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Macro-demarketing: The Key to unlocking unsustainable production and consumption systems?

Little, V.J., Lee, C.K.C. and Nair, S. (2019) Macro-demarketing: The Key to unlocking unsustainable production and consumption systems? Journal of Macromarketing, 39 (2). pp. 166-187.

Link to Published Version: https://doi.org/10.1177/0276146718823885
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Abstract

Drawing on the multi-level perspective of socio-technical change and social practice theory, this paper argues that macrosocial marketing must attend to the challenge of aggregate demand reduction in order to support transition to more sustainable marketing systems. However, reversal of current production and consumption system trajectories is a prodigious challenge. To provide deeper insight into that challenge, an ethnographic case study of a failed plastic bag tax identified the mechanisms reinforcing unsustainable marketing systems. Despite widespread awareness and espoused support, the tax failed to meet policy goals. Embeddedness of plastic bags in two inseparable practices (waste management and household provisioning) gave rise to seven themes: Valuableness, skepticism, subversion, blame, juxtaposition, ubiquity and embeddedness, rights and responsibilities, highlighting the roles of habitus and dominant technological regimes, and the notion of markets as sites of conflict. Mapping the system mechanisms highlighted regulating loops locking in systems behaviors at macro (landscape), meso (regimes of technology and practice) and micro (individual consumer and firm) levels. Building on the idea of demarketing, a process of macrodemarketing is proposed as a multi-level challenge to systems unsustainability. A series of macrosocial marketing interventions is proposed, ranging from electoral and education policy, to incentives for closed loop supply chain innovations. Addressing the limitations of the voluntary individual choice perspective, the study contributes insight into sources of resistance and potential capitulation to systems interventions at multiple levels and among multiple stakeholders.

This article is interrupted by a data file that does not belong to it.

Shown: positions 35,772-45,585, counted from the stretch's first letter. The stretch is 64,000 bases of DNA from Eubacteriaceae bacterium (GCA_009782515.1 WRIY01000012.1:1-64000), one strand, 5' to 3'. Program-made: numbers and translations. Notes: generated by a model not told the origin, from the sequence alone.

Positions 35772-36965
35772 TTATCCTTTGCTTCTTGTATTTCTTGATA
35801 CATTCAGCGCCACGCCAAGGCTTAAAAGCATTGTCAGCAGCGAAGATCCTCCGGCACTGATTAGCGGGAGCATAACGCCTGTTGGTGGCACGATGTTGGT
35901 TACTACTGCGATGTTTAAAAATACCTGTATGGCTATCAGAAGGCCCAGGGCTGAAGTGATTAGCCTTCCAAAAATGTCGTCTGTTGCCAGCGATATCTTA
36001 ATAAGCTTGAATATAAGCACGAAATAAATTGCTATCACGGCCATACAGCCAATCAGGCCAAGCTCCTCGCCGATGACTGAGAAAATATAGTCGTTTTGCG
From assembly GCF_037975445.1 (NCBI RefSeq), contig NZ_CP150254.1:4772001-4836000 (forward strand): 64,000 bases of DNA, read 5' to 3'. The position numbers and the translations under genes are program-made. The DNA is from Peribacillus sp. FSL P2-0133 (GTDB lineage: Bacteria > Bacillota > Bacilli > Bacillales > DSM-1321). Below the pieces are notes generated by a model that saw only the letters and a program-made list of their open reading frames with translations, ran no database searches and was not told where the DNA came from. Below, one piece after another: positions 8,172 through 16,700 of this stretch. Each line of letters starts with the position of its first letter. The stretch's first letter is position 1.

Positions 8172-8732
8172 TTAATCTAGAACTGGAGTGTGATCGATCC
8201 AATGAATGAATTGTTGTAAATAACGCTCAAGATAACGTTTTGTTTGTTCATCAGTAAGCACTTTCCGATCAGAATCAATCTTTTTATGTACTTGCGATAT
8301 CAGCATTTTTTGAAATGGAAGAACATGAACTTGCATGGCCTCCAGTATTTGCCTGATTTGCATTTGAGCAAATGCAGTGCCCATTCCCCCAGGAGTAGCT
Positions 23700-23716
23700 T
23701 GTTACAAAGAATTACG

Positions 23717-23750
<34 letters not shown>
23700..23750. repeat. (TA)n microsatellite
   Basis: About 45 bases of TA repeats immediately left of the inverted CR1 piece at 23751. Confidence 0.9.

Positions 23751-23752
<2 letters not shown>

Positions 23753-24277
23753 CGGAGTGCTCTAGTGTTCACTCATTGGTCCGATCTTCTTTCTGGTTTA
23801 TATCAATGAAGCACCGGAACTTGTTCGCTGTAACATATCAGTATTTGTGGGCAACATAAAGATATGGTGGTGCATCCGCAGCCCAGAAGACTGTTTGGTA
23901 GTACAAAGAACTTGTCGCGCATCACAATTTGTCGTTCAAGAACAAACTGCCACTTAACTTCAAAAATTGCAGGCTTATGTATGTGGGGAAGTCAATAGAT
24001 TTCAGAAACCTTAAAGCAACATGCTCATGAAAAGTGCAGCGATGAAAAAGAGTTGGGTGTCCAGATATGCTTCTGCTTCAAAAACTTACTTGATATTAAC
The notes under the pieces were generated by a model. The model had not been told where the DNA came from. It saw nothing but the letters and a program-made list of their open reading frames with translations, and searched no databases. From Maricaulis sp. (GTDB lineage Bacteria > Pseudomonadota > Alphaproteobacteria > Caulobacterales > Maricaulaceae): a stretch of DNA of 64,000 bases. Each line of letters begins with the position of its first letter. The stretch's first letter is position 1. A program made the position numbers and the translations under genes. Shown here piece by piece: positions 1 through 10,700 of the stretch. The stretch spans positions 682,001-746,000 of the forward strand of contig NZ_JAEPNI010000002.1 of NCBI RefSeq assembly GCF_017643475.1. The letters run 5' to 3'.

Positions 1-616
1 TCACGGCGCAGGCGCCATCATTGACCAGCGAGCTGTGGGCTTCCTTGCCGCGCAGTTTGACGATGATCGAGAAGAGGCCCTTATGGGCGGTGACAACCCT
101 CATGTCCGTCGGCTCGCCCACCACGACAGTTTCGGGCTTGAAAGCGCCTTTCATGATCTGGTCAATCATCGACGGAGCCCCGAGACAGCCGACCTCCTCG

Item Type: Journal Article
Publisher: SAGE Publications
Copyright: © 2019 SAGE Publications
URI: http://researchrepository.murdoch.edu.au/id/eprint/43716
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